David Wells is a real renaissance
man. First, he was cast as the “Charles Barkley-type” for MLB coverage
on TBS. Now, he’s a guest columnist for the New York Post during the
World Series. In his newest piece entitled “City of Brotherly Love? My Butt!”,
the former Yankee southpaw has Philadelphia in his crosshairs:
They are angry people. It’s going to be tough, because they are very
vocal, foul and can maybe cause havoc on some of the younger guys, but
I don’t think they will give the Yankees any problem. The only problem
will be for these Phillies fans, when they lose. The Yankees will shut
I put Philadelphia, Cleveland and Oakland atop my list for the worst fans in baseball, with Philadelphia No. 1.
I won’t spoil it all here, but go
ahead and read about Wells’ visit to the friendly confines of Citizens
Bank Park during the postseason with TBS. Big Cal Ripken fans out there.
The Braves have signed former football player and current outfielder Sanders Commings, an Augusta, Georgia native, to a minor league contract, Ken Rosenthal of FOX Sports reports.
Commings, 26, was a defensive back who played for the University of Georgia before being selected by the Chiefs in the fifth round of the 2013 draft. He appeared in two games in the 2013 season.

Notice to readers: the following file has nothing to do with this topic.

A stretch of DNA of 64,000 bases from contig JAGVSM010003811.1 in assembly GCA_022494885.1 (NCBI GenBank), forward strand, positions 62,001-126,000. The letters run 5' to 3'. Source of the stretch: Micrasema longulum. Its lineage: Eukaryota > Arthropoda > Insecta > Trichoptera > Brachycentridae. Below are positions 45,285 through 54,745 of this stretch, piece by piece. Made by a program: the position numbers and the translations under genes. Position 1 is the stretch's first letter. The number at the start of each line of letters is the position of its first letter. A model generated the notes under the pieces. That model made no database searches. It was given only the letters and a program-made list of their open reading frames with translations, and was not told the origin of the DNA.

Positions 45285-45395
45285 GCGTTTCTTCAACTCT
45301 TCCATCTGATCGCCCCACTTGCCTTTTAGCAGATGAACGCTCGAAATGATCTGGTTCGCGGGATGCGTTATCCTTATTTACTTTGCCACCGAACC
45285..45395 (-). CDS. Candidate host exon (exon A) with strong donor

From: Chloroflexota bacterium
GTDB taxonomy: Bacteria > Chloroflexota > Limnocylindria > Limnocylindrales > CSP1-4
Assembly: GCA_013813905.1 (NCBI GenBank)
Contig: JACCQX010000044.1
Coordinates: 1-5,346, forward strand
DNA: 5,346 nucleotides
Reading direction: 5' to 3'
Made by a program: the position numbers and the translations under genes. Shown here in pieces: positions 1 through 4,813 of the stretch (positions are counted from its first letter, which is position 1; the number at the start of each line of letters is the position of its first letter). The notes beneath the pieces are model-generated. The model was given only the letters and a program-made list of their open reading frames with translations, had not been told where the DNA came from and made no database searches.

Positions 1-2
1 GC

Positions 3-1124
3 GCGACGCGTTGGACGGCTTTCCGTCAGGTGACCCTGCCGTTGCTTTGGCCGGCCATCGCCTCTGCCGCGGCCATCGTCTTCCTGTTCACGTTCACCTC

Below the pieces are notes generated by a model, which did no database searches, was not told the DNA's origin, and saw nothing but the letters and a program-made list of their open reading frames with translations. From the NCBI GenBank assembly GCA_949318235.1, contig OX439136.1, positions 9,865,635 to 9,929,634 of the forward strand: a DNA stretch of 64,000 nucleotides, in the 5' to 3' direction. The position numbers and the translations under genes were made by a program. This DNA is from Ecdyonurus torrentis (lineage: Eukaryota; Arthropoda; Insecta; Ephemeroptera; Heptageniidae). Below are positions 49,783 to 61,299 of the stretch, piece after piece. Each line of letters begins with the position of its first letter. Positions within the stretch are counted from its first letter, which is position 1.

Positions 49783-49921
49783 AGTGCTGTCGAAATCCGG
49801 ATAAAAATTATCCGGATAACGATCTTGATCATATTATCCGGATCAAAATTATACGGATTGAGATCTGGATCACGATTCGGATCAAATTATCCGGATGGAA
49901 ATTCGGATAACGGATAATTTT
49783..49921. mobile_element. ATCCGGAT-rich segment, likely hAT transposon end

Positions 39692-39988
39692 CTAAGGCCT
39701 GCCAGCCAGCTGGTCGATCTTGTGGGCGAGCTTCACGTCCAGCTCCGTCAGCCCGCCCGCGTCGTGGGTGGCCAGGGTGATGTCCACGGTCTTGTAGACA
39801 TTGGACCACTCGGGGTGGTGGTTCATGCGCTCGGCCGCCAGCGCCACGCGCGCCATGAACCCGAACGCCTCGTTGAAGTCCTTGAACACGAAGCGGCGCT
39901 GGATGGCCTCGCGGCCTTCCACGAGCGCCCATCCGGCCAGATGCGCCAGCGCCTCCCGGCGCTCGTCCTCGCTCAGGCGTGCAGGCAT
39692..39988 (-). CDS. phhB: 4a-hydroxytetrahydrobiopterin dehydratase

Commings also played baseball for Westside High School and was selected by the Diamondbacks in the 37th round of the 2008 draft. He chose to attend the University of Georgia instead. When football didn’t pan out, Commings started training with Jerry Hairston, Jr. Hairston said he was “blown away” when he saw Commings hit for the first time.
Obviously, Commings’ path to success as a professional baseball player will be long, but it’s a no-risk flier for the Braves. The club has past experience with football players, including Deion Sanders and Brian Jordan.
The next task for the Braves will be to acquire Ryan Goins from the Blue Jays. That way, players will look at the lineup card each day to see if it’s Commings or Goins.
On Thursday afternoon, Rays pitcher Chris Archer asked his Twitter followers, “Lots swirling around what needs to be changed about the game of baseball. What do y’all want to see changed, if anything, & why?”
Tigers ace Justin Verlander responded:
To that, Archer said:
For what it’s worth, Verlander hasn’t been much of a hitter. In 47 career plate appearances, he has three singles and no extra-base hits. And if the AL did get rid of the DH rule, the Tigers would have nowhere to put Victor Martinez. Verlander, though, would have an easier time pitching to opposing pitchers rather than their DH’s.